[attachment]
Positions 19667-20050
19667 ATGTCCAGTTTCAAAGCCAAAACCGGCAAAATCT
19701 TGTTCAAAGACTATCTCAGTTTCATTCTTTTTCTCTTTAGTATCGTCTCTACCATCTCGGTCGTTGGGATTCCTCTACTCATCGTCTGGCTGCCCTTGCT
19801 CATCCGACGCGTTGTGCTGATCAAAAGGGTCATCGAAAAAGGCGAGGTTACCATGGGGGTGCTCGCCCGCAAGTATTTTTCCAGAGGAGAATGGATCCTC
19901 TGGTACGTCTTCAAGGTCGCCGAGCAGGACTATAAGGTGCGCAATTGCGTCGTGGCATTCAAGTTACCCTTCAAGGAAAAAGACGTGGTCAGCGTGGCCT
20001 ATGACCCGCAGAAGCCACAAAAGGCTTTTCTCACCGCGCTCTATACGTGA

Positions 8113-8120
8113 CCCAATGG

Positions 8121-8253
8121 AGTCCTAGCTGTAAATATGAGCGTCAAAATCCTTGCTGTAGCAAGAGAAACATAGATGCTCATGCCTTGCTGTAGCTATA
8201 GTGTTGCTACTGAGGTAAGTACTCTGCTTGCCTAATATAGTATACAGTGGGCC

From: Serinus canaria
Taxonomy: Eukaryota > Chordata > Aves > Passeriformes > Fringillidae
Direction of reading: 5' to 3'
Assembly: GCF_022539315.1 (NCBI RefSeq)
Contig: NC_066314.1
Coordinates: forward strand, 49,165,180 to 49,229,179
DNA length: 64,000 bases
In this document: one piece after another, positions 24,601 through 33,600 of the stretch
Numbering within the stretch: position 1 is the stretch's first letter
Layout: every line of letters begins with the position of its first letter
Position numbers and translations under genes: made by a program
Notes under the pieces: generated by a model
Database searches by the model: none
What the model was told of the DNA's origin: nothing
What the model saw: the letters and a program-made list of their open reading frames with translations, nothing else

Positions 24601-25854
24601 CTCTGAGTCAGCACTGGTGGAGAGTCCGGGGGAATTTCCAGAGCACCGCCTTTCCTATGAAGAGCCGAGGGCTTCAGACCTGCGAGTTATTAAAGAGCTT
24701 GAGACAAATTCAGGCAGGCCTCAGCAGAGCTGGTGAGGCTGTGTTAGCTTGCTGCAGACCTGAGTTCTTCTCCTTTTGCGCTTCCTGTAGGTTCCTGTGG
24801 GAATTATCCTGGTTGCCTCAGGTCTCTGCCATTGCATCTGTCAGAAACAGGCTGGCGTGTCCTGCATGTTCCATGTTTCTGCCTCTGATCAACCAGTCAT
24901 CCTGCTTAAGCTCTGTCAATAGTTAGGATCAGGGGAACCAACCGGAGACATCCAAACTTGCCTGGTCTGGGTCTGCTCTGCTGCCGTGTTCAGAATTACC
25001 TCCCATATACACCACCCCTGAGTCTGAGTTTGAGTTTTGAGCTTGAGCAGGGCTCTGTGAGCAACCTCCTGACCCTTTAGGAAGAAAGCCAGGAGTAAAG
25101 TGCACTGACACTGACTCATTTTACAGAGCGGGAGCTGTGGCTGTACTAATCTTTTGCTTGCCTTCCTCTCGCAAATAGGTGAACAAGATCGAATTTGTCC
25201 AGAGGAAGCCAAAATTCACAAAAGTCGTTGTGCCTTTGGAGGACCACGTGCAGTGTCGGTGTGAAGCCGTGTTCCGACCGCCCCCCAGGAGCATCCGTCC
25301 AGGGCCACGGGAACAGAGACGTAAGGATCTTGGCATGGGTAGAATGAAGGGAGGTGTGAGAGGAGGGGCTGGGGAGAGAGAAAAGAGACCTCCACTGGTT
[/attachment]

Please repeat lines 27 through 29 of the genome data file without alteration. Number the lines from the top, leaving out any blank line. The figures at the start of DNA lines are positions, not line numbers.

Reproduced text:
Positions 24601-25854
24601 CTCTGAGTCAGCACTGGTGGAGAGTCCGGGGGAATTTCCAGAGCACCGCCTTTCCTATGAAGAGCCGAGGGCTTCAGACCTGCGAGTTATTAAAGAGCTT
24701 GAGACAAATTCAGGCAGGCCTCAGCAGAGCTGGTGAGGCTGTGTTAGCTTGCTGCAGACCTGAGTTCTTCTCCTTTTGCGCTTCCTGTAGGTTCCTGTGG